Elizabeth R. Kapasa
In 2013 Elizabeth graduated with a First Class Honours degree in Biomaterials Science and Tissue Engineering (MEng) from the University of Sheffield. During her degree she was awarded a scholarship from the Wellcome Trust to take on a summer project, investigating the effects of interleukin-10 on glial activation following a peripheral nerve injury at the School of Clinical Dentistry, University of Sheffield. For Elizabeth’s final year project she developed a biodegradable electrospun scaffold that could simultaneously release ibuprofen for skin tissue engineering to treat chronic wounds, which was supervised by Prof Sheila MacNeil.
Currently, Elizabeth is pursuing a PhD which is part of the White Rose Doctoral Training Centre in Tissue Engineering and Regenerative Medicine that is funded by the EPSRC (Engineering and Physical Sciences Research Council). More recently Elizabeth was awarded a JSPS (Japan Society for the Promotion of Science) Summer Fellowship that was jointly funded by the British Council to meet and work with her collaborators, Professor Okano’s group at TWIns in Tokyo, Japan (click here for report).
Aside from her PhD, Elizabeth is keen to encourage young people to discover that we interact with the feats of engineering daily, and that engineering is a wide field with plenty of specialties. Her exceptional commitment and enthusiasm for engagement earned her the prestigious Sheffield Graduate Award Santander Prize for 'Engagement with the Wider Community' in 2013 of £500 (1 of 6 annual prizes at the University of Sheffield). Elizabeth is an official national STEM ambassador, and was successfully chosen to lead a University of Sheffield Women in Engineering project. This project was funded £2000 to write and publish a children's book to distribute for free to local schools and libraries in Sheffield. In June 2014, Elizabeth won the national 'I'm an engineer get me out of here’ competition in the Artificial Body Zone to gain an additional £500 (funded by the Wellcome Trust) to take this project national. In addition, Elizabeth was interviewed by ITN productions for the IET (The Institution of Engineering and Technology) programme 'Engineering Our World' (see from 3:00), where the book was taken into a local school to read with children and do engineering-related activities. This book has become the heart of the University of Sheffield’s #EngineeringIs campaign in order to tackle the shortage of engineers; this was launched at the UK Houses of Parliament Nov 2016. Suzie & Ricky is available as an e-book and has its own website (including a cartoon, 4 online games, and printable resources), and a virtual reality game; soon it will be an app! We are expanding this project nationally and internationally to other English-speaking countries first, before translating the book into other languages including Spanish, Italian and Chinese. There are even discussions of turning Suzie & Ricky into a play in China. Excitingly we are working on sequels to turn Suzie & Ricky into a series! Elizabeth has recently won the IPEM Spier’s Prize for Outreach 2017 for her contribution to promoting bioengineering. Furthermore, Elizabeth was awarded a Women of Achievement Award 2018 for being an exemplary female role models to inspire other staff and students in their career development; her portrait photograph is installed as part of a permanent exhibition in Parkinson Court.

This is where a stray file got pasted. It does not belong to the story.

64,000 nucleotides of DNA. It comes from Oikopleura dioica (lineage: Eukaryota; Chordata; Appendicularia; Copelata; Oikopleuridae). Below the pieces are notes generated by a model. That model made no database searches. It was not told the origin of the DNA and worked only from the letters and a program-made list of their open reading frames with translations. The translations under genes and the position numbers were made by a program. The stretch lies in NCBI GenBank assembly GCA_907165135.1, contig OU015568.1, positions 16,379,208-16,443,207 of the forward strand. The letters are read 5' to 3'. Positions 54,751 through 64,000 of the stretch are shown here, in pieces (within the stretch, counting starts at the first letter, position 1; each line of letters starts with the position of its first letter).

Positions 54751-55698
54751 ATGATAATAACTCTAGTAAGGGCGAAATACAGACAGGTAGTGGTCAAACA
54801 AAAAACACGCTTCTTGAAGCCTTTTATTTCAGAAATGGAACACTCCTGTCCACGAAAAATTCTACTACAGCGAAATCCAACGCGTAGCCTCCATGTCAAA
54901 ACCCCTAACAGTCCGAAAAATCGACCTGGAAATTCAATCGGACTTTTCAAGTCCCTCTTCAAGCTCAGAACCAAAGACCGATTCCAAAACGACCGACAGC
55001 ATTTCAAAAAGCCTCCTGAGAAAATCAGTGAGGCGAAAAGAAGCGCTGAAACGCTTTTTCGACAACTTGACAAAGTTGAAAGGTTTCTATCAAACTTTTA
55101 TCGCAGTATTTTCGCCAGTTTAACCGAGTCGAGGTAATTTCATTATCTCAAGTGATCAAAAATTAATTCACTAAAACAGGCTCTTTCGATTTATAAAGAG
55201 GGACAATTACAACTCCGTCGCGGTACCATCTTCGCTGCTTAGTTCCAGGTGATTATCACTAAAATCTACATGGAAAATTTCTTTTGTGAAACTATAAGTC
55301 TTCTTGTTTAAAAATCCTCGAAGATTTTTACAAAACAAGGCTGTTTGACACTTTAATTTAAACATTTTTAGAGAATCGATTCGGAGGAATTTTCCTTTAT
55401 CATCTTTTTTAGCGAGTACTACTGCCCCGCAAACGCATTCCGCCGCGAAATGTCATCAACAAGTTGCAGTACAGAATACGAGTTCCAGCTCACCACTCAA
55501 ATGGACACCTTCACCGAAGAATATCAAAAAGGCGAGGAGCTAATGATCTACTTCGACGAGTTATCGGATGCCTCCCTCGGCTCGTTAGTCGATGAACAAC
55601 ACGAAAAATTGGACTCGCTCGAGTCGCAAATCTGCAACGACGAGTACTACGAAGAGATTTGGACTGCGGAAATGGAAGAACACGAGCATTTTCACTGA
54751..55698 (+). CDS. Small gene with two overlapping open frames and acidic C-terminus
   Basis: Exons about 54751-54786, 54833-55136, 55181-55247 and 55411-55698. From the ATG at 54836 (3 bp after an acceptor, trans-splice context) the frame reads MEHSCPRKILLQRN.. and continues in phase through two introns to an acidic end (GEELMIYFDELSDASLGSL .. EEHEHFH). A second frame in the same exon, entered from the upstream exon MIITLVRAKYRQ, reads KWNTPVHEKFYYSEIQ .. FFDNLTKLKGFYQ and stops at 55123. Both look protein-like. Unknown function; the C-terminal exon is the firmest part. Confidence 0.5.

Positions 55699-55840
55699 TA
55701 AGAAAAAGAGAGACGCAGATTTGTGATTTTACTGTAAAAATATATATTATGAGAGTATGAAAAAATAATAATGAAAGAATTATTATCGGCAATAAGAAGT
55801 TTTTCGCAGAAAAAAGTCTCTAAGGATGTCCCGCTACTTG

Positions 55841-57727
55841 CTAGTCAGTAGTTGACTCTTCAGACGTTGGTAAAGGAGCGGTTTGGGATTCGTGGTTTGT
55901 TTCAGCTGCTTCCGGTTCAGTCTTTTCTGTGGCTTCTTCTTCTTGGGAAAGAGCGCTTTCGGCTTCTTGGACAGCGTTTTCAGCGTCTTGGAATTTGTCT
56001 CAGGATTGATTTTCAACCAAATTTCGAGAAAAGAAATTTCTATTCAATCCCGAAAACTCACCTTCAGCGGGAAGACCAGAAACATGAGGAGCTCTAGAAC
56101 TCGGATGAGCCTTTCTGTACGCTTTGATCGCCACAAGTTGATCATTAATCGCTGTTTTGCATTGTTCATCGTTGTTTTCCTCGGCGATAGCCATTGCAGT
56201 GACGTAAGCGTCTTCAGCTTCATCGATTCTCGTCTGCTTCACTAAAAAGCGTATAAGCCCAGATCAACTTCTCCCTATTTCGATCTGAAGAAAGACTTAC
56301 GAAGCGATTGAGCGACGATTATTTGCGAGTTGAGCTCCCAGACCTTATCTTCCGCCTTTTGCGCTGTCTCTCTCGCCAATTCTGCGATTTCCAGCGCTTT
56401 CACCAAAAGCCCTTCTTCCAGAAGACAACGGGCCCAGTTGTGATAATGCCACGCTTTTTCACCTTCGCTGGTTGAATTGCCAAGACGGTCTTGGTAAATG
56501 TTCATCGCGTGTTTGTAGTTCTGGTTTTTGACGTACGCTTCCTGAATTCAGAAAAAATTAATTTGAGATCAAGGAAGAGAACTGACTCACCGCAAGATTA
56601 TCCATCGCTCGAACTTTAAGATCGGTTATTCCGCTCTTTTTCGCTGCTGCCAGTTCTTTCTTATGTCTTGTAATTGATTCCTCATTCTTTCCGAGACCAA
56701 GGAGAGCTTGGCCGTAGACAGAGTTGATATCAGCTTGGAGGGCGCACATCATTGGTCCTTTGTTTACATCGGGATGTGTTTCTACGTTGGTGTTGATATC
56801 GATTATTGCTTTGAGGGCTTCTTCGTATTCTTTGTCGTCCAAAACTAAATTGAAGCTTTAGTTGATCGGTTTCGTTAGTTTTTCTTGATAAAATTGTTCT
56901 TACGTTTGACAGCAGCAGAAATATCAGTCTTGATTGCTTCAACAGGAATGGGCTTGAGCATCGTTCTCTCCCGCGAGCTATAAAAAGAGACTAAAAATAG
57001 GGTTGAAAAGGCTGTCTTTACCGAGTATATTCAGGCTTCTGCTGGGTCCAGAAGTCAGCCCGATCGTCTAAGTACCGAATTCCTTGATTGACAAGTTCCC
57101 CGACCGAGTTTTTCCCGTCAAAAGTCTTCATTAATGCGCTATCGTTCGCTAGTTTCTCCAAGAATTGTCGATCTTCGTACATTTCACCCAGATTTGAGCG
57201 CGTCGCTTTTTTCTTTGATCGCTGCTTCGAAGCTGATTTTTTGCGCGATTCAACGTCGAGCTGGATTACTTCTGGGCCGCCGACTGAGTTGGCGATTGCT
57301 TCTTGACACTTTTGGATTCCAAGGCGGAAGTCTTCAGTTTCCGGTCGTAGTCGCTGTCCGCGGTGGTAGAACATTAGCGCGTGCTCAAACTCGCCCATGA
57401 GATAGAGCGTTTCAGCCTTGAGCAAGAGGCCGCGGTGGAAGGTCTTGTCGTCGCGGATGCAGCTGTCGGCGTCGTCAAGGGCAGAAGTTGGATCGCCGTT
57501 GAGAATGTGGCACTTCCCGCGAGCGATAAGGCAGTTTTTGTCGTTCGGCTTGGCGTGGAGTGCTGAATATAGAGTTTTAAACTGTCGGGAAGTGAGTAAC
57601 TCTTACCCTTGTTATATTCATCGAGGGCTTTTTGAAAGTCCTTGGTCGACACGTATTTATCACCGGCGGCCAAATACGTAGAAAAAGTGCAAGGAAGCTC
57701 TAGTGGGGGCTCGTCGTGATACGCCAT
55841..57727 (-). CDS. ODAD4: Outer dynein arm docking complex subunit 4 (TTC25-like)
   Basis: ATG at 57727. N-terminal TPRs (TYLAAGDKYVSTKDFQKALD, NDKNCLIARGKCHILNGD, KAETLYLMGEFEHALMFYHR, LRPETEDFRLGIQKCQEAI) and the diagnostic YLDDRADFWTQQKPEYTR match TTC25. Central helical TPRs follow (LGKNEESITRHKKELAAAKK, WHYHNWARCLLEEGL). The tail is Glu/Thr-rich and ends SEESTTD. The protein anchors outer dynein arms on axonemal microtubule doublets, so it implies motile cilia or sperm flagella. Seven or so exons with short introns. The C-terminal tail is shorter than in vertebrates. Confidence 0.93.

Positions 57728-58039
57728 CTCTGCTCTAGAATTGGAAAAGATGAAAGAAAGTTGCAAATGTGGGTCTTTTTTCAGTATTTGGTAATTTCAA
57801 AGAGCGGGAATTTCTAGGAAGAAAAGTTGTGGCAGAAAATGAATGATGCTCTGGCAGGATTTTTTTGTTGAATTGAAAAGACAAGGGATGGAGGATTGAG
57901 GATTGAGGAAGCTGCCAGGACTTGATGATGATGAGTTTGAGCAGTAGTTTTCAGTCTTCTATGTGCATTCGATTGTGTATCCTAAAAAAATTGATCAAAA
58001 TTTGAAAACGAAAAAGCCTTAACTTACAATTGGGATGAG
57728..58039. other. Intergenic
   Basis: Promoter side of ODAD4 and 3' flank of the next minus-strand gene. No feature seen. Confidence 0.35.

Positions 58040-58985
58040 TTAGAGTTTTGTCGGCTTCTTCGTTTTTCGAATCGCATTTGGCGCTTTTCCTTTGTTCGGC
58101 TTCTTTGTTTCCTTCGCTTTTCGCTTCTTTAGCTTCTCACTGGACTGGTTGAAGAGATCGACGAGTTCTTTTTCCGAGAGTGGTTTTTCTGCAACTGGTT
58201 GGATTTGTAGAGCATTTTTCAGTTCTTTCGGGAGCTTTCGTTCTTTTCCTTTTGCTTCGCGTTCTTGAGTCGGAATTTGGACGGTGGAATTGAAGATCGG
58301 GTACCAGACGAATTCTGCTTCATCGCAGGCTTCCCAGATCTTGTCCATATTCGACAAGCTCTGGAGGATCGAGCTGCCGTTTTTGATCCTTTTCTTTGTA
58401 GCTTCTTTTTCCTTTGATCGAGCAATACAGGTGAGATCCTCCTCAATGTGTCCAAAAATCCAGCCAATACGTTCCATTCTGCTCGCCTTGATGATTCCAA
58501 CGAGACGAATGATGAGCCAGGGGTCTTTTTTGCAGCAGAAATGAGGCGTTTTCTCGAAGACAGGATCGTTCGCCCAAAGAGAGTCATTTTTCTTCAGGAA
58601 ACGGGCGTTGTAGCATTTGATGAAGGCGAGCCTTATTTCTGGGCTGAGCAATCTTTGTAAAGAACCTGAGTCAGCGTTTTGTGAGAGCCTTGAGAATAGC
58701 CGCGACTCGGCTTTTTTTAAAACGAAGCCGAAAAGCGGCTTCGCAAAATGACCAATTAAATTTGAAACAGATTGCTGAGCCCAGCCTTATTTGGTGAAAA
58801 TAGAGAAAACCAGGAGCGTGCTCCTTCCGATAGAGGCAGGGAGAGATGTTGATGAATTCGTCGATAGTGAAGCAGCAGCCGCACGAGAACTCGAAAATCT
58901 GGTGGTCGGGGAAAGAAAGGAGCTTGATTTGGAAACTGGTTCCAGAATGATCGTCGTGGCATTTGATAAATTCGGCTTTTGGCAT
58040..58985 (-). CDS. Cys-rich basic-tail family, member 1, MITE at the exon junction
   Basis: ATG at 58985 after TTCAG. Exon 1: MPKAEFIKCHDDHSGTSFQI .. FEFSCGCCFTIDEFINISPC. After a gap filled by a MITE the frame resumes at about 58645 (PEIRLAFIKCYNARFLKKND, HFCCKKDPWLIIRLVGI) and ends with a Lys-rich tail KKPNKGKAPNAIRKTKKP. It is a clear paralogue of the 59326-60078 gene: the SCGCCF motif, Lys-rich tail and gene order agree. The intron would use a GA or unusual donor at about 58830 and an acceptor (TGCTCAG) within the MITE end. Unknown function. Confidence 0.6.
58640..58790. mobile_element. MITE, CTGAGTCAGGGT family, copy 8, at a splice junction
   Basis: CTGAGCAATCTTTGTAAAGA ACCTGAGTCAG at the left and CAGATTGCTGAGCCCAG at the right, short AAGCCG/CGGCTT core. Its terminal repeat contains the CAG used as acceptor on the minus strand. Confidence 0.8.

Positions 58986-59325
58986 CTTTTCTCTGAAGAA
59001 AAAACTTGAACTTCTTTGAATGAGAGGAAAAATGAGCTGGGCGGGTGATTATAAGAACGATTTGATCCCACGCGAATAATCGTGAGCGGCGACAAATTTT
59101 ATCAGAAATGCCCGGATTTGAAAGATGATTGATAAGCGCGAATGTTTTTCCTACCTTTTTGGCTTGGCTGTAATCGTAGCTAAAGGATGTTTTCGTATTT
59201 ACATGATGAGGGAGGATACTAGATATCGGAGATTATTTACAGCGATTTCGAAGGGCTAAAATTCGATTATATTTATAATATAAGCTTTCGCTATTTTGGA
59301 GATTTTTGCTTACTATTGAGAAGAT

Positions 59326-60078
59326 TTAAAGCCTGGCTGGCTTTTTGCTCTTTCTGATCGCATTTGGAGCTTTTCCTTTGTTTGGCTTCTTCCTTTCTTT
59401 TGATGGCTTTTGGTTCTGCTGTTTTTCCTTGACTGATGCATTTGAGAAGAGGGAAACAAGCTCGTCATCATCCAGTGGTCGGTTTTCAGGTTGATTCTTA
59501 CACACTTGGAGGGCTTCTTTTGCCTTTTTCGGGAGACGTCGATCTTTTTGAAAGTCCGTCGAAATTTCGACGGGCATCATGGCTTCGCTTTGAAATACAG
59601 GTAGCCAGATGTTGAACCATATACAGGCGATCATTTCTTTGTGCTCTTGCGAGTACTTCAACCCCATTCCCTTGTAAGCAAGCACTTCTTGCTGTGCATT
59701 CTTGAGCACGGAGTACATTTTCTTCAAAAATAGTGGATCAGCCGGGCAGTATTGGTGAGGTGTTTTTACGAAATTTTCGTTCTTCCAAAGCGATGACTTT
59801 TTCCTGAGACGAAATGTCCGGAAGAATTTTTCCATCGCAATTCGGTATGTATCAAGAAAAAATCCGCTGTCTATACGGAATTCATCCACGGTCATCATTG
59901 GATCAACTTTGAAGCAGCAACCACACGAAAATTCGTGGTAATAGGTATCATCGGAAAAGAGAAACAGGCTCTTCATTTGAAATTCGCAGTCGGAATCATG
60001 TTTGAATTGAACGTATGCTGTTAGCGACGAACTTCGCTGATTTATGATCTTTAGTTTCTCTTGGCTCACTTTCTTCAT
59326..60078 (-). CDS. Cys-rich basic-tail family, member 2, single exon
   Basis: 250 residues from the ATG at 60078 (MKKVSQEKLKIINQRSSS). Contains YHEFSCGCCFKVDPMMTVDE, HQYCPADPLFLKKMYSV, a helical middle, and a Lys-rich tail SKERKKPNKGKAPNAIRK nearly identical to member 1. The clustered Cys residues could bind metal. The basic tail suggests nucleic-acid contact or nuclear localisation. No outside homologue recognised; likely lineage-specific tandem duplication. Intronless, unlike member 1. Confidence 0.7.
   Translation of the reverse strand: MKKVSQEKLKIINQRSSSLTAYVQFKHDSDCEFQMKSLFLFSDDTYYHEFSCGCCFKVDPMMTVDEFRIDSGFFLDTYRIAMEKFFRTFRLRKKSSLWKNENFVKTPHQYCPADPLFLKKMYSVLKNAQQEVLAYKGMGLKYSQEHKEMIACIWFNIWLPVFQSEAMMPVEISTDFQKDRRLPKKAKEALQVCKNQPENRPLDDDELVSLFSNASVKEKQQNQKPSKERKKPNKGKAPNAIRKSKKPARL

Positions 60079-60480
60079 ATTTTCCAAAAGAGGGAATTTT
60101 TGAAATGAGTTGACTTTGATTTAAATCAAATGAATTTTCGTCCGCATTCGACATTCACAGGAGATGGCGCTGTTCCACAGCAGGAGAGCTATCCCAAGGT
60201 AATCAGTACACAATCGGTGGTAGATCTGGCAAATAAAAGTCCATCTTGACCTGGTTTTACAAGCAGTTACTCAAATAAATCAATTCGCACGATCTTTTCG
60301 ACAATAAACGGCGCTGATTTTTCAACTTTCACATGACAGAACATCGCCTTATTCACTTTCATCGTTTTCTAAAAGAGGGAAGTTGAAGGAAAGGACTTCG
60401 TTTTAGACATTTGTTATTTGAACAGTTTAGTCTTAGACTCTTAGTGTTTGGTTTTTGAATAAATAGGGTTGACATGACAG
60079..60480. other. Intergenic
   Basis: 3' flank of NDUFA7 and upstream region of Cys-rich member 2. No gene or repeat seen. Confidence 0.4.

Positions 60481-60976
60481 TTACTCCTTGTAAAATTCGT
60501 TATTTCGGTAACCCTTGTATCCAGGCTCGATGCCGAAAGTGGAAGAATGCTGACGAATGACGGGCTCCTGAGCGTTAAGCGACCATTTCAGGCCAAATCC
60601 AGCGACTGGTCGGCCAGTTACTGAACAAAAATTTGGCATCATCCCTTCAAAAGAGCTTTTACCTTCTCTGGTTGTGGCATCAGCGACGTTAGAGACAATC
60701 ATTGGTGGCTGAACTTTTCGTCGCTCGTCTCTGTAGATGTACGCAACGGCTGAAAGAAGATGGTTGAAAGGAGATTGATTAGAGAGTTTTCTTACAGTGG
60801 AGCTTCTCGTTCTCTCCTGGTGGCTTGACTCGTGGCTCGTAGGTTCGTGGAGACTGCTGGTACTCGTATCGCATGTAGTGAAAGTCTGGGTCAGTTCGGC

As life expectancy is increasing we are discovering the reality that the joy of living longer inevitably comes with the deterioration of our bones and increased chances of malfunction or loss of bone. Our continuously ageing population suffers from bone damage caused by trauma, cancer, congenital defects or common age-associated diseases, such as osteoporosis. In 2020 the direct medical costs of osteoporotic fractures in the UK is predicted to reach over £2.2 billion (1). Current treatments are inadequate and have limitations; therefore there is an urgent clinical need to develop alternative approaches to efficaciously repair bone. Cell sheet (CS) engineering is a novel technology that uses temperature-responsive culture dishes to provide intact monolayer sheets of confluent stem cells by simply altering the temperature. Multilayer cell sheets (MLCS) involve stacking these monolayers to make a 3D tissue graft. CS technology has many advantages compared to conventional approaches and cell culture methods that can engineer efficacious 3D tissues which can be used to restore normal function to damaged tissues. MLCS are already being clinically translated in regenerative therapies for other tissue types. Therefore this research will work in collaboration with the pioneering research group of this technology (Professor Okano’s group at TWIns in Tokyo, Japan) to develop MLCS for bone to meet the growing demand for bone regeneration from our ageing population. MLCS technology is a novel solution for bone regeneration that could be patented and clinically translated, which would directly improve the patient’s quality of life and consequently help relieve the related social and economic burden on our society.
- Burge, R.T. et al. The cost of osteoporotic fractures in the UK: projections for 2000-2020. Journal of Medical Economics. 2001, 4(1-4), pp.51-62.
- First Class Honours Masters Degree in Biomaterial Science and Tissue Engineering (MEng)
- Institute of Physics and Engineering in Medicine
- Institution of Mechanical Engineering
- Christians in Science
- Tissue and Cell Engineering Society